Both animals are primarily herbivorous. Bastiodon may also ingest small pebbles to help with digestion, grinding down soft plant matter within the stomach. However, evidence suggests that Bastiodon may have occasionally preyed upon Grass-type Pokémon, still a relatively new breed of Pokémon at the time. One famous fossil depicts the skeleton of a bull Bastiodon and what appears to be a mature Tangrowth locked in combat, even as they sunk into a pit of volcanic mud, where they were quickly suffocated yet exquisitely preserved. This famous fossil was excavated years before the development of tissue regeneration technologies, and at the time it proved to be an exciting find indeed. This fossil can be seen today at the Pewter City Museum.
Like most extinct Pokémon, Shieldon and Bastiodon are not well adjusted to today's world. Their immune systems are not used to modern day pathogens and viruses, and even simple ailments like the flu or the common cold can potentially kill a full-grown Bastiodon. The environment of 65 million years ago too was different. In addition to far warmer temperatures, oxygen levels were higher than they were today. As such, a Shieldon or Bastiodon will constantly be gasping for oxygen, something that will wory their Trainer. It is not reccommended to use them for too long in cool climates- they will swiftly become sluggish and disoriented.
Male Shieldon can prove to be very energetic. An affectionate tackle can seriously wind a trainer or even injure or kill some smaller, more fragile Pokémon such as Roselia. An agitated or angered Bastiodon is easily capable of killing a human, and several, when provoked long enough, have. Like other large, extinct Pokémon, it is also not reccommended to enter them in events such as Contests- they are disturbed by flashing lights, loud crowds, and enclosed spaces. Like many other fossil Pokémon, they also lack the instinctive sense of restraint when it comes to battles. They will often view the opponent as a legitimate threat, and react accordingly- unfortunately, this sometimes results in the death of the opponent's Pokémon. Such an event occurred in the 201X Sinnoh League Championship, when a Bastiodon, alarmed and enraged beyond control, successfully killed an oponnent's Charmeleon before breaking free of the stadium. Fortunately, a Pokémon Ranger in the crowd had a Venusaur and Swampert on hand, and he managed to subdue the animal long enough for it to be returned to it's Pokéball.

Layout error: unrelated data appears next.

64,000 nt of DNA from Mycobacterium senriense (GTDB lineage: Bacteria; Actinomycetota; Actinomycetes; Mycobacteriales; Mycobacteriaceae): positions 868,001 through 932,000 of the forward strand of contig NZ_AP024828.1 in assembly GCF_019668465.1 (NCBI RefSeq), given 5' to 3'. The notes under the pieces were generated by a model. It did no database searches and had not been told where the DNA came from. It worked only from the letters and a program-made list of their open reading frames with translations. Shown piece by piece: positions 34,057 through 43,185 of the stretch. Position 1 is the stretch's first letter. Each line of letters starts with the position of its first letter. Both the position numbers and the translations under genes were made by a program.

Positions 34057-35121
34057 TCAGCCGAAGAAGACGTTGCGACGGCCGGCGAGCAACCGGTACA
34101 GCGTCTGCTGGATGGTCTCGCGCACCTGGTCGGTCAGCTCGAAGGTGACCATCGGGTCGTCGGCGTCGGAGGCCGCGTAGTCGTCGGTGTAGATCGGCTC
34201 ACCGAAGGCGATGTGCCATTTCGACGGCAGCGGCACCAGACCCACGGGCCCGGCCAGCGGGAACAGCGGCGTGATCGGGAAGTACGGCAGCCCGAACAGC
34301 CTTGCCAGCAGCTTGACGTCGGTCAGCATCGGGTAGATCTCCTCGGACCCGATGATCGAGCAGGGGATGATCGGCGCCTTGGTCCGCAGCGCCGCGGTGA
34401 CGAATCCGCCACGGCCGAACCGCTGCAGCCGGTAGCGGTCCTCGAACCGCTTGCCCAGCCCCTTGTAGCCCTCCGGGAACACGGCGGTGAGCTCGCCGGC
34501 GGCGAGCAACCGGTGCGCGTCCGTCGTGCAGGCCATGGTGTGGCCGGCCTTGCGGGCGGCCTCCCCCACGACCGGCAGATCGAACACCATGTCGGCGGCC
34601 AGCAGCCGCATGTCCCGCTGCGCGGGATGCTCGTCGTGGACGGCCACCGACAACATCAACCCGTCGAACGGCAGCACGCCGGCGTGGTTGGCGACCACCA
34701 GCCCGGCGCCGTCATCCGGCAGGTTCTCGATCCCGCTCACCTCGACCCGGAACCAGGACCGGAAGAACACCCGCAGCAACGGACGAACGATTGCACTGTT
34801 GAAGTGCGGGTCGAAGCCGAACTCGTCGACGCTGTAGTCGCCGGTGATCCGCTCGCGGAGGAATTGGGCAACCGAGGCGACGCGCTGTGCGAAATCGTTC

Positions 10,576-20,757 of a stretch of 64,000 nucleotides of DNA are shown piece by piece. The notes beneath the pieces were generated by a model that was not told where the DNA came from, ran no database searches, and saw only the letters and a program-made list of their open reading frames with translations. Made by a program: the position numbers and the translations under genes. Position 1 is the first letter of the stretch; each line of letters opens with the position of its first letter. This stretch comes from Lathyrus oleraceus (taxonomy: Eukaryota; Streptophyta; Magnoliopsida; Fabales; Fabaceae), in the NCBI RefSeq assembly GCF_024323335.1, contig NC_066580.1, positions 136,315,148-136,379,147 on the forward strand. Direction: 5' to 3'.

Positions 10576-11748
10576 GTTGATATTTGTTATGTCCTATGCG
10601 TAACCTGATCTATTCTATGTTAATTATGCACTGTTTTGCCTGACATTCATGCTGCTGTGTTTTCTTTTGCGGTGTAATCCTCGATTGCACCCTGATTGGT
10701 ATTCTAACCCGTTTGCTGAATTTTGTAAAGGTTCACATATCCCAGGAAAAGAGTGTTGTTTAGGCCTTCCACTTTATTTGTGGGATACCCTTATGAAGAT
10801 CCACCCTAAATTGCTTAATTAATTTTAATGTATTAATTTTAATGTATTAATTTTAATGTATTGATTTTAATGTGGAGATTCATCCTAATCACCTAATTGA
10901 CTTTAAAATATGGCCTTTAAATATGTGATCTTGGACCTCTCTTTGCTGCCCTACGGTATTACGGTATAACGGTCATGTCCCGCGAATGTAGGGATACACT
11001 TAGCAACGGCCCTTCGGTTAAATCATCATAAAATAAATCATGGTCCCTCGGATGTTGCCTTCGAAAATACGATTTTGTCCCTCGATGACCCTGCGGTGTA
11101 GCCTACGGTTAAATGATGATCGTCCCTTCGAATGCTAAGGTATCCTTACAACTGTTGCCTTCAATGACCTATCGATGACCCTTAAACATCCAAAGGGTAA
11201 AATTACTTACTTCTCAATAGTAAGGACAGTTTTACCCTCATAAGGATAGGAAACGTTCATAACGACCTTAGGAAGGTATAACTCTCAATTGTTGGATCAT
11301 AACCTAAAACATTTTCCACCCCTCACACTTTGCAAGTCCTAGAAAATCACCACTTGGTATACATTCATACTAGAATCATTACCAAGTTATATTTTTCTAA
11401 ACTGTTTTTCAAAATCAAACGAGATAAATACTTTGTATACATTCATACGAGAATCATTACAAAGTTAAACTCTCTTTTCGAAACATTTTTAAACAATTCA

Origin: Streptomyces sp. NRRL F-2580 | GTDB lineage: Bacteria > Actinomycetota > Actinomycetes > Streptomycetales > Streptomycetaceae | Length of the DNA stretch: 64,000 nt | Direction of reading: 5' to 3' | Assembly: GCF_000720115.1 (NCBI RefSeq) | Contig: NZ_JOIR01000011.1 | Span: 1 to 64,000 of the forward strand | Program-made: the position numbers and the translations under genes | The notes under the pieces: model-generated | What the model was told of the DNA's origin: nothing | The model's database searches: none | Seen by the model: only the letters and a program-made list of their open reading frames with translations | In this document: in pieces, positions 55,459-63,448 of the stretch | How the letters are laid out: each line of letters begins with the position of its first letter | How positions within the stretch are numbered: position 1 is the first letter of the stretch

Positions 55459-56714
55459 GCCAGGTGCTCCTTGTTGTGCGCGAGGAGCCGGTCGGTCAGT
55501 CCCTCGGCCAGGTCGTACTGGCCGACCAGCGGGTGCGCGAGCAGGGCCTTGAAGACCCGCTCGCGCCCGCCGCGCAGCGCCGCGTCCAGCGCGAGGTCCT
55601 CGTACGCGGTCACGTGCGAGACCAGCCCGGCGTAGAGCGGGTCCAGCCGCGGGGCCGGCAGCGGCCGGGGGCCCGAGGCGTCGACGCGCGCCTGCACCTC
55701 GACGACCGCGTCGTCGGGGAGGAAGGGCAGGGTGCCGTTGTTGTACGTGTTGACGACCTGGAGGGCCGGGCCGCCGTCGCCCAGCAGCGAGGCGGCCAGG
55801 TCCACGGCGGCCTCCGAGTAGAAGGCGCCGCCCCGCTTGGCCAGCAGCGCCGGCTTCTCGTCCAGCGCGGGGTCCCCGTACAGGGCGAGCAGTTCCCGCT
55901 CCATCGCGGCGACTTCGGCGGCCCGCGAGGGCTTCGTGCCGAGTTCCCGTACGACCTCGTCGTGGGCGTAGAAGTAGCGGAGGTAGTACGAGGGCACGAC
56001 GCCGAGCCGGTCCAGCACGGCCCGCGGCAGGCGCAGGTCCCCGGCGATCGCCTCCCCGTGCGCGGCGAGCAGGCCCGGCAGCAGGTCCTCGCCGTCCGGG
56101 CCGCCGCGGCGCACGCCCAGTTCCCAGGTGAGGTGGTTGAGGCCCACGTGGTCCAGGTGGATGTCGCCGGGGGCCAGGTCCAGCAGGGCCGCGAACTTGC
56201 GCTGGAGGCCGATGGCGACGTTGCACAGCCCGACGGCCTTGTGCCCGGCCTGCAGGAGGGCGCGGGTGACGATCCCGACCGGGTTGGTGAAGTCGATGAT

Every six months, female Bastiodon will enter reproductive readiness. At this time, males will face off against one another for mating rights. This involves the males flushing blood into their crests, swelling them and displaying a dazzling display of patterns. Ocasionally, two males will compete in non-lethal shoving matches. Several months later, females will lay eggs in the forest. The eggs are buried in soft soil, and the mothers will stand guard over them, fiercely protecting them from any real or imaginary threat (including curious biologists!). Several weeks later, the clutches of young Shieldon will hatch, and the exhausted newborns must dig themselves out, without the help of their mother. After they are safely above ground, the mother will lead her new children back into the herd. Shieldon grow quickly, and within four years most will evolve into Bastiodon.
From what researchers have witnessed, Bastiodon form large herds led by one or more senior males. These herds can be very large and all of them follow a similar layout- the largest and strongest male Bastiodon are located on the outside, females and the elderly are closer to the middle, and Shieldon in the middle. Biologists theorize that this allows mothers to keep track of their children and to keep them safe from predators.
edited 24th Jul '10 8:37:52 AM by CrowT.Robot
Its nice, but I don't think the clips about unfamiliarbility with Contests and Battles. This implies a Nature over Nurture mechanic which seems antithesis to what has previouly been established in canon with baby pokemon and the like. Aside from that I think it might be the time for an article on fossil pokemon in general and maybe the Pokemon Legue(s) as well.
I like the reference to a certain fossil found in the Gobi, involving a Protoceratops and a Velociraptor locked in combat.
Edited the Zigzagoon entry and placed the fanart. I may be doing something wrong though since the caption won't stay at the right under the picture it works now, it was my browser cache. Also the entry has more Tropes now. I'll look for fanart for the Nido entry as well (OF COURSE!).